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They became full-time warriors and commanders in the army. Great physical strength, battlefield bravery and captured enemy soldiers were necessary to obtain this rank.
Commoners who reached the vaunted Eagle or Jaguar rank were awarded the rank of noble along with certain privileges: they were given land, could drink alcohol pulque , wear expensive jewelry denied to commoners, were asked to dine at the palace and could keep concubines.
They also wore their hair tied with a red cord with green and blue feathers. Eagle and jaguar knights traveled with the pochteca, protecting them, and guarded their city.
While these two ranks were equal, the Eagle knights worshipped Huitzilopochtli, the war god and the Jaguars worshipped Tezcatlipocha. The two highest military societies were the Otomies and the Shorn Ones.
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Shorn Ones were another unit of Aztec warriors who had their heads shaved and carried a long braid at the back of their head. They were reputed for never stepping back in the battlefield.
Reaching the rank of the Shorn Ones usually required capturing six or more warriors. The Shorn Ones usually refused to receive any titles of seniority and remained combatants so that they could continue to wage war on the battlefield.
Tlamanih was another type of Aztec warrior. Cuextacatl was a title for such Aztec warriors who successfully captured at least two captives.
They were identified by their conical hats. Papalotl was a title accorded to such Aztec warriors who captured three captives during battle.
Otomies were another type of Aztec warriors who were notable for their fierce fighting abilities. One half of this bald patch was painted with blue, while the other half was painted with red or yellow.
Now according to a few sources, the cuachicqueh had to take a remorseless oath of not moving backward in retreat during battles, on pain of death from their fellow soldiers.
Other officers beneath him were known to flaunt their ritzy attires in the form of unusually long wood poles pamitl with the feathers and banners fastened to their backs, much like the famed Winged Hussars of Poland.
As author John Pohl mentions in his book Aztec Warrior AD , Aztecs had the capacity to raise armies that possibly numbered in six figures by sheer virtue of their ability to amass both food and resources.
Such impressive logistical feats were achieved with the help of innovative land reclamation techniques, chinampa shallow lake bed agricultural advancements, and storage-based infrastructural facilities that acted as strategic supply depots for the marching armies.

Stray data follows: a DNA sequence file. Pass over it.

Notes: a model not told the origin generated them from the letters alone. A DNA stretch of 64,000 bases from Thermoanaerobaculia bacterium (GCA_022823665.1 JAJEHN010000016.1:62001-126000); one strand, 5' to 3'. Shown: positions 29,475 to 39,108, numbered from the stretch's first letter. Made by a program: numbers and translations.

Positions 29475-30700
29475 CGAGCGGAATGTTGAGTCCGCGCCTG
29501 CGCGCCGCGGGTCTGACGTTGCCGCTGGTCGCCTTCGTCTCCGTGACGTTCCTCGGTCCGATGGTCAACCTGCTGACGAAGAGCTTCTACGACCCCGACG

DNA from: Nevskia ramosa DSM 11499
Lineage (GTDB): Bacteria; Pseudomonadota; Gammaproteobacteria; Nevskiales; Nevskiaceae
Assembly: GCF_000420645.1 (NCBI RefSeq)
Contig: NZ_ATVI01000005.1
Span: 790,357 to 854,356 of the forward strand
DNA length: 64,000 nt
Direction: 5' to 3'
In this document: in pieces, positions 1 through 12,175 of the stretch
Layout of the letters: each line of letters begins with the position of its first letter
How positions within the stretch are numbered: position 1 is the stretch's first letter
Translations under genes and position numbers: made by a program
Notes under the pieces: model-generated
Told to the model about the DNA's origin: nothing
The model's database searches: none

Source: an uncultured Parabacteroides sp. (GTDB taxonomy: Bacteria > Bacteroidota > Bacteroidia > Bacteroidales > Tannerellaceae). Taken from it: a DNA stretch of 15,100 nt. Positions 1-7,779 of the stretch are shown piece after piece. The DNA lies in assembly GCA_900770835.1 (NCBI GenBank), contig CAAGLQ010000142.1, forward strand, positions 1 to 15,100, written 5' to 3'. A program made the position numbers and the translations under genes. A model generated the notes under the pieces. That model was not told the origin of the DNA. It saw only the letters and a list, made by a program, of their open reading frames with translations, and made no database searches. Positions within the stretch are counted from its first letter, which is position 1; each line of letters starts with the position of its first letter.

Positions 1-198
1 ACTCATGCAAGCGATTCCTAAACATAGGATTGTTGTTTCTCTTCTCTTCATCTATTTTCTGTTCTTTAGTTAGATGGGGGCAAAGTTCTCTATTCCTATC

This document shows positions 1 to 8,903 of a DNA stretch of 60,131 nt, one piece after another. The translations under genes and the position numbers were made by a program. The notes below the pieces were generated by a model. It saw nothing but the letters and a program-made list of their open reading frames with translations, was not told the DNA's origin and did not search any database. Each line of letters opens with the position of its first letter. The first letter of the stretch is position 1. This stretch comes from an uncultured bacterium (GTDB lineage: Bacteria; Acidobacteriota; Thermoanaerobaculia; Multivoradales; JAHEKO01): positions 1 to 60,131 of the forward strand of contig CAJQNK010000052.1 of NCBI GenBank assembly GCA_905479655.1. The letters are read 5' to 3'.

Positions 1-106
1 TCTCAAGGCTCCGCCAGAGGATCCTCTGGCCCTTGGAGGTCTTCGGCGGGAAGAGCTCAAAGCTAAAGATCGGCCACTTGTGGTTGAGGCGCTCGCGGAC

In many ways, the large number of troops fielded by the Aztecs provided them with a tactical advantage in campaigns that went beyond obvious numerical superiority.
To that end, the Mexica army was often divided into units of 8, men known as the xiquipilli. Pertaining to these battlefield tactics, the Aztec war machine focused on the entrapment of their enemies, as opposed to choosing preferential areas for conducting their military actions.
Some of these signals were based on a relay-system composed of runners spaced at equal distances from the lines.
Other alerting mechanisms were based on smokes and even mirrors made of polished iron pyrites that aided in communication over long distances between the xiquipilli units.
And once the battle commenced, commanders had to keep an eye on the order of ornamental standards that synchronized with the blaring of conch shells and beats of drums.
These craft-producing establishments were known to manufacture exotic goods like intricate featherworks and luxury items like exquisite jewelry that sort-of flowed as currency between the princely classes of the various city-states.
To that end, the greater capacity and ability to craft such ritzy commodities mirrored the higher statuses extended to many of these royal houses — thus resulting in a competitive field encompassing a complex nexus of alliances, gift-sharing, trading, rivalries, and even military raids.
The Nahua-speaking Aztecs, on the other hand, sought to supplant this volatile economic system with the aid of their martial acumen.
In essence, by conquering and taking over or at least subduing many of the royal strongholds, the Aztec nobles forced their own commercial road-map on the aforementioned craft-producing workshops.
Consequently, as opposed to competing with the neighboring city-states, these establishments now produced opulent commodities for their Aztec overlords.
These goods, in turn, were circulated among the Aztec princes and warriors — as incentives in forms of gifts and currencies to raise their penchant for even more military campaigns and conquests.
So simply put, the conquests of the Aztecs fueled a noble-dominated practical cyclic economy of sorts, wherein more territories brought forth the enhanced capacity to produce more luxury items.
Previously in the article, we mentioned how the Aztec warrior trainees took part in exercises that promoted agility and strength. One of these recreational exercises managed to reach political heights, in the form of the Ullamaliztli.
The game probably had its origins in the far older Olmec civilization the first major civilization centered in Mexico and was played in a distinctive I-shaped court known as tlachtli or tlachco with a 9-pound rubber ball.
Almost taking a ritualistic route, such courts were usually among the first structures to be established by the Aztecs in the conquered city-states, after they had erected a temple dedicated to Huitzilopochtli.
As for the gameplay, the Aztec-History website makes it clear —. The teams would face each other on the court. The object, in the end, was to get the ball through the stone hoop.